The end of World War II marked a turning point in American history. While many Americans moved forward and focused on having peace in the nation, tensions were growing between the Soviet Union and the US. At the conclusion of WWII, the Korean Peninsula was divided into two zones by the 38th parallel. The northern part was occupied by the Soviet Union and the southern part belonged to the United States. Under the presidency of Harry S. Truman, some Americans feared the Soviet Union would move into other nations and try to take over. Truman wanted to contain communism in not only the US but in foreign countries as well.
On June 25, 1950 the Korean War began when the Democratic People’s Republic of Korea (North Korea) crossed the 38th parallel and invaded the Republic of Korea (South Korea). President Truman feared this was the Soviet Union’s attempt to take over the world so he gave the orders for American troops to join the rest of the United Nations military to help South Korea, “If we let Korea down the Soviets will keep right on going and swallow up one place after another.”
In the beginning of the war, the Americans and the rest of the Allies’ tactics were to defend South Korea and drive out the communists. North Korea pushed their way into Seoul the capital of South Korea which forced the Allies backwards. In order to regain control of the Capital, the Allies decided to change their war plan. North Korea was pushed out of Seoul with an assault at Inchon that drove them back to their side of 38th parallel. The fighting in the war was now pushed to the North Korean side which worried their bordering country, China. The Chinese began to fear for their territory being invaded by the Allies, so they joined the Korean War when they sent troops to North Korea to help them fight off the Allies.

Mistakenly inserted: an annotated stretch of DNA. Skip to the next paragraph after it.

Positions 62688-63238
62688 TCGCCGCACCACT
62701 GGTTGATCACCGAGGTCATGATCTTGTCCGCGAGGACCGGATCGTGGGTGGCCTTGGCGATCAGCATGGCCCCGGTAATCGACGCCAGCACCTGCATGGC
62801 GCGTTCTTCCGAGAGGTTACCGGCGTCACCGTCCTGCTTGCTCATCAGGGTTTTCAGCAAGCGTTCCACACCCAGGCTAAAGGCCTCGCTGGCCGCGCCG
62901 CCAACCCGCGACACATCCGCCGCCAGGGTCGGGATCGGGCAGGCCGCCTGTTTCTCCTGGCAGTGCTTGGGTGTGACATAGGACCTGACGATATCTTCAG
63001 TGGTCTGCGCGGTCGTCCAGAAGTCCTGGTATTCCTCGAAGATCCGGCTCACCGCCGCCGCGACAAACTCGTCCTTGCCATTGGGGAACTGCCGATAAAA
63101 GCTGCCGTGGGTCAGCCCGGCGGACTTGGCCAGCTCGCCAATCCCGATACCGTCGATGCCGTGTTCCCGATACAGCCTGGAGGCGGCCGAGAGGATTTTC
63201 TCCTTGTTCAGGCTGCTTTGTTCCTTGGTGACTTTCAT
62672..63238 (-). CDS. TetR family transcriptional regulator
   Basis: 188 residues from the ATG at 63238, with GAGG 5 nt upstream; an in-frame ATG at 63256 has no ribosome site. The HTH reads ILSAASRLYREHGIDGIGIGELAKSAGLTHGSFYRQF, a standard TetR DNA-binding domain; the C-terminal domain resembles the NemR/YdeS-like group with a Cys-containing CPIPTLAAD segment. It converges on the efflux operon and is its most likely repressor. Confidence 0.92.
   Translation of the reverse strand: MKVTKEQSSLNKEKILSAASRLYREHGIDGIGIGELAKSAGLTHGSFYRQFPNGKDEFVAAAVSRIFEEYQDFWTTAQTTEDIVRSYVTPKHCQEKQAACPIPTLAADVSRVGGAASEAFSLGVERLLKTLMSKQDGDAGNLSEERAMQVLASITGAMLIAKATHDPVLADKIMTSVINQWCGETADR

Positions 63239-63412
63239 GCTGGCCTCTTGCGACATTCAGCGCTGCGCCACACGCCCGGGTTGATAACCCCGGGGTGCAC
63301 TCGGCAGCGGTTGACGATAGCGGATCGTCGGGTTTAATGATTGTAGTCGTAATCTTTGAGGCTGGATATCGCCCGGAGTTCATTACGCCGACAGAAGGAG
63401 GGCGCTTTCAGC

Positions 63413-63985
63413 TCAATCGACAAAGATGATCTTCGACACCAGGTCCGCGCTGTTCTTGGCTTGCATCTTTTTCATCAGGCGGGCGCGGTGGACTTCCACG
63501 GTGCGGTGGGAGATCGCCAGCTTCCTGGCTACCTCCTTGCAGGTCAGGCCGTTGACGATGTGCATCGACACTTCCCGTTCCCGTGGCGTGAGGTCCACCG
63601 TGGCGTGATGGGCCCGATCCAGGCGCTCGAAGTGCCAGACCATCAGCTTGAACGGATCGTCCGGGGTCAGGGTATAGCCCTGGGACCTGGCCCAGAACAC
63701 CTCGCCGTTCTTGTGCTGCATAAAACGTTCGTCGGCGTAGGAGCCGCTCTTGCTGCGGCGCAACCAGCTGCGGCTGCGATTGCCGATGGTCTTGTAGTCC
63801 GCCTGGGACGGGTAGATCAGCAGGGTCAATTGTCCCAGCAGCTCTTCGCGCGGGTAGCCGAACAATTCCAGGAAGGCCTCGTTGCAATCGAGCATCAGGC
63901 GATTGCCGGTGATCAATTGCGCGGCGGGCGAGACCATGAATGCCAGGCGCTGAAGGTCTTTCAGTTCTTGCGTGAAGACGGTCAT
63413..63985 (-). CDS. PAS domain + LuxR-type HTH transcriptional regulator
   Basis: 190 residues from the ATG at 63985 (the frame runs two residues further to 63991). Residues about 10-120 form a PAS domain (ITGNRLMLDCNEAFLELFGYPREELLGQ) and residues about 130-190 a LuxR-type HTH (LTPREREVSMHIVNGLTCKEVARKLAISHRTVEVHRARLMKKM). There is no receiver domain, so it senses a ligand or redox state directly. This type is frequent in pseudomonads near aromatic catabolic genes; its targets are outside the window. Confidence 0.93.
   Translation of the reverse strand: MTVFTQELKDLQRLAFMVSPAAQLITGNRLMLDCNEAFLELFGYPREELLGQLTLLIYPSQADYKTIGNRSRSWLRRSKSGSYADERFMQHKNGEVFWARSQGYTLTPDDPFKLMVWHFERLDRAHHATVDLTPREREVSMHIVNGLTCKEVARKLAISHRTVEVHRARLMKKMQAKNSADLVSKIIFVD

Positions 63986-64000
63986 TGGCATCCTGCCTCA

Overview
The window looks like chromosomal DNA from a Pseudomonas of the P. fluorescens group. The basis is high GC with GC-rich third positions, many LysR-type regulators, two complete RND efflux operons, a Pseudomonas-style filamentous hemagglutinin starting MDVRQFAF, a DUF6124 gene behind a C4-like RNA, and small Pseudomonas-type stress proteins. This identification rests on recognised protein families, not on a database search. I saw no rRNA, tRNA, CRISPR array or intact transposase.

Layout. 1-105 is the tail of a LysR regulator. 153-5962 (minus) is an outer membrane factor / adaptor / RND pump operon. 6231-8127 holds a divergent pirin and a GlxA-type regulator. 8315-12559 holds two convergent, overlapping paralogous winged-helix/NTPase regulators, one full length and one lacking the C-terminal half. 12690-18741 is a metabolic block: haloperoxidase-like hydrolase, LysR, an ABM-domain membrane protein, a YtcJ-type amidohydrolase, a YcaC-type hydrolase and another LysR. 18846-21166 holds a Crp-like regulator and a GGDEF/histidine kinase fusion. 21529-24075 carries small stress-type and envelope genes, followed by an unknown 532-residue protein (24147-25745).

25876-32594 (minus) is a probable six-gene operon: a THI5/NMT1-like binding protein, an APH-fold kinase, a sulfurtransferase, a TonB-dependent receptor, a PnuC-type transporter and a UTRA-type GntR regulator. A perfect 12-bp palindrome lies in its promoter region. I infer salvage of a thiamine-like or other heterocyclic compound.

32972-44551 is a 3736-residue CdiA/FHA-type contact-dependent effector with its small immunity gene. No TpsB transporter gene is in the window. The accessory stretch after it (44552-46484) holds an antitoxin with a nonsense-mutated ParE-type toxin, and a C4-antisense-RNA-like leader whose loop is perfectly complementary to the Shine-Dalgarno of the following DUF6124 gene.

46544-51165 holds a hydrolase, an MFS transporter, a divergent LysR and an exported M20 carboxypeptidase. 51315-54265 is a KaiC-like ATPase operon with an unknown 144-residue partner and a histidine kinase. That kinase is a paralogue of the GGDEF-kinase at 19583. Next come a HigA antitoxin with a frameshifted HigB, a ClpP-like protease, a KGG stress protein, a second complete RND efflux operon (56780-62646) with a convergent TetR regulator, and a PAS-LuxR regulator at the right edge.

After a year of fighting in the Korean War, President Truman wanted to end the war and he began the talk of finding peace between the countries. Neither side could all agree on an agreement so the fighting continued for another two years. In 1952, during the US presidential election, Republican Dwight D. Eisenhower was elected president. Eisenhower was determined to establish peace in Korea and end the Korean War. He picked up where Truman left off and continued to negotiate for peace between the countries. Finally, on July 27, 1953 the Korean Armistice Agreement was signed. After 3 years of fighting, the United States, the People’s Republic of China, North Korea, and South Korea all signed the Armistice in Panmunjom. The US Army Lieutenant General William Harrison Jr. represented the United Nations Command (UNC) and signed for the United States, South Korea, and the Allies. Peng Dehuai signed the Armistice for the Chinese and Kim II-sung signed for the North Koreans.
- Suspended open hostilities
- Withdrew all military forces and equipment from a 4,000-meter-wide zone, establishing the Demilitarized Zone as a buffer between the forces
- Prevented both sides from entering the air, ground, or sea areas under control of the other
- Arranged the release and repatriation of prisoners of war and displaced persons
- Established the Military Armistice Commission (MAC) and other agencies to discuss any violations and to ensure adherence to the truce terms
The Korean Demilitarized Zone (DMZ):
Immediately after the Korean Armistice Agreement was signed, the Korean Demilitarized Zone went into effect. The DMZ is a border barrier that runs across the Korean Peninsula and divides North and South Korea. In the Armistice, both North and South Korea agreed to move their troops back 2,000 meters from the 38th parallel; this created the buffer zone. Located within the DMZ is the village of Panmunjom where the Armistice was signed. Panmunjom is considered to be the “truce village” because this is the central location of conferences that take place when issues arise between North and South Korea, their allies, and the United Nations.
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